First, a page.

Wills and Last Testaments




Don't Be Caught Dead Without a Will!

A will is a legal document drafted and executed in accordance with state law that explains how you want your assets distributed when you die. It also allows you to name guardians for your child(ren).

To be legal, a will must have certain elements:
  • You must be of legal age (eighteen in most states);
  • You must be of sound mind at the time the will is drafted: mentally competent and not suffering from a mental illness;
  • It must include your intention to transfer property;
  • In almost all instances, it must be written;
  • It must be properly witnessed and signed by at least two witnesses (in most states, these witnesses cannot be people who stand to inherit anything under the will);
  • It must be properly executed with a statement at the end attesting that it is your will, the date and your signature and the fact that you signed it before witnesses (many states allow “self-proving affidavits” attesting that the witnesses observed the signing of the will.)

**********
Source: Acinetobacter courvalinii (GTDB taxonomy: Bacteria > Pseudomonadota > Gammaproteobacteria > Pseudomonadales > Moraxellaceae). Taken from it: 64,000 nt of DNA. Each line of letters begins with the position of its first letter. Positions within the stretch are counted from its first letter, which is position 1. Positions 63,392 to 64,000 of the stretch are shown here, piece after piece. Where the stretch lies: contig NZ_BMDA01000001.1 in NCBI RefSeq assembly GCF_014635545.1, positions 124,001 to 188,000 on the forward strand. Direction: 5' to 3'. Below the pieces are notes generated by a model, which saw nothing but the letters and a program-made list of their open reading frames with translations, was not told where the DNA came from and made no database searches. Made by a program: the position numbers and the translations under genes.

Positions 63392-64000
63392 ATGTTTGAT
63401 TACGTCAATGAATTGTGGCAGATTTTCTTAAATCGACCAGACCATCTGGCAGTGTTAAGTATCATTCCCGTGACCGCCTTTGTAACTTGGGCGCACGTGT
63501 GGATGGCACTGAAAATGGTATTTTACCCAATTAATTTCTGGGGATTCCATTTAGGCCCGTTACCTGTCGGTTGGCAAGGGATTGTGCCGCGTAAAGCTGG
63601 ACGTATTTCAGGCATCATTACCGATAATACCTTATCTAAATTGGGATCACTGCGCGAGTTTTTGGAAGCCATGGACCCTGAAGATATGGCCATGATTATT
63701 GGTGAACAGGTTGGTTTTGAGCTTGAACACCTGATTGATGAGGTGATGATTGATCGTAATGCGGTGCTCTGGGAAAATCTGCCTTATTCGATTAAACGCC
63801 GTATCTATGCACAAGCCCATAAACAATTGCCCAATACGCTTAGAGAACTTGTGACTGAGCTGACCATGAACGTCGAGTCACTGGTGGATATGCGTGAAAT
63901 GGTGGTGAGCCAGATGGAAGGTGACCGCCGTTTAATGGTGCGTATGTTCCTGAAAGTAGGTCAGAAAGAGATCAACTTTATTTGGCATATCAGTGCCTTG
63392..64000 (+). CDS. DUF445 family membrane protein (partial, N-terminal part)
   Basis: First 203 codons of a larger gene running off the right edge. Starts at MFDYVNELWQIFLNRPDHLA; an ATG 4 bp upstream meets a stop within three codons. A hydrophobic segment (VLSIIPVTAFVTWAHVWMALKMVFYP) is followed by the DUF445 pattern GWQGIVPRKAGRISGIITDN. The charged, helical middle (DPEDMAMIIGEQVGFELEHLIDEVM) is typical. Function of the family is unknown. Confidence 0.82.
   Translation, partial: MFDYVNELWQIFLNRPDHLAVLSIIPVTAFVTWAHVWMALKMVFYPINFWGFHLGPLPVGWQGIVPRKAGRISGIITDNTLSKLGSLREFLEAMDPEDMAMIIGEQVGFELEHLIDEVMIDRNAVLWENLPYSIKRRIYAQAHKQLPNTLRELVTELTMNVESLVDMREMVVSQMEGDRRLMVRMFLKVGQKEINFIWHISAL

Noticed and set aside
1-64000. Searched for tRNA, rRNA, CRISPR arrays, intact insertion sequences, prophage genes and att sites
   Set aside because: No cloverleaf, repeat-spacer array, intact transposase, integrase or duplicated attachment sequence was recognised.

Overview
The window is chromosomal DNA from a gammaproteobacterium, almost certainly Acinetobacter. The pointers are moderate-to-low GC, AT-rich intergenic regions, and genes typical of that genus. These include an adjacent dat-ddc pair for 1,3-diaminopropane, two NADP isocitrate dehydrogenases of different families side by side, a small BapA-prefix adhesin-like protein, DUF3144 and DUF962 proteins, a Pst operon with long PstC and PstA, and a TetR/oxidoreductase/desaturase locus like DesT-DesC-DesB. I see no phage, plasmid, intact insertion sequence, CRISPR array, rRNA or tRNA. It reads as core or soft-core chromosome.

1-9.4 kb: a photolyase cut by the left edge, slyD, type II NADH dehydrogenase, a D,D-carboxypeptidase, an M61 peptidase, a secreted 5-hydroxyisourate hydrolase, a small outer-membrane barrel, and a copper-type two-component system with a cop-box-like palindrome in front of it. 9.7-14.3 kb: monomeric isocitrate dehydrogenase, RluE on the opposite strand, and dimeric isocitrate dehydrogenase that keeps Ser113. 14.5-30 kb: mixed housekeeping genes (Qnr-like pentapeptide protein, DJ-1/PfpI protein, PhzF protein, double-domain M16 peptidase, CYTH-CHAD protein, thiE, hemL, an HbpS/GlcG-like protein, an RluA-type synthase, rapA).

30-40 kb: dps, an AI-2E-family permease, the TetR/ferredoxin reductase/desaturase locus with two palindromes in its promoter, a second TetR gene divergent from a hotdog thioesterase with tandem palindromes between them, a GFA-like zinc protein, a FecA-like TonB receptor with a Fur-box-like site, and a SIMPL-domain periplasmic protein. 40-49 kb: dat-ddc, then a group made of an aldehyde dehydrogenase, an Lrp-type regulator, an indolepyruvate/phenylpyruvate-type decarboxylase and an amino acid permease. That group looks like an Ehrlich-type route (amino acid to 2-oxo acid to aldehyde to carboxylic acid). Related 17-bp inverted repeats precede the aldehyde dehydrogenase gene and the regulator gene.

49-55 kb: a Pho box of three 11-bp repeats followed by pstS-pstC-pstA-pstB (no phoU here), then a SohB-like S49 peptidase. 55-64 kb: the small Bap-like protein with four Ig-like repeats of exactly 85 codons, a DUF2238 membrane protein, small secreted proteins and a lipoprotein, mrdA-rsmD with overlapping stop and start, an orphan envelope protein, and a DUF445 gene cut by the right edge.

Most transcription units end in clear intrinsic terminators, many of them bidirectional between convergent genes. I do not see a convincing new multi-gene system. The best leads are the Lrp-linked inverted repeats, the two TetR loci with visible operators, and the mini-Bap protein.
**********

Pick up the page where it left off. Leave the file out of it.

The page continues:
When deciding to create a Will, the first thing you should do is take inventory of your assets, which includes your investments, retirement savings, insurance policies, and real estate or business interests.

Keep your Will in a safe place, like a safe deposit box or a fireproof safe at home, where it can be easily located after your death. Visit Us at Google+ Copyright HG.org

Legal Terminology

Specifics of a Will

The following is some basic information required by most states in a Will. However, be explicit in your wishes when drafting a Will. If there’s a possibly of confusion or ambiguity, spell it out.

  • Your name
  • You spouse’s name, if applicable
  • Your children’s names, if applicable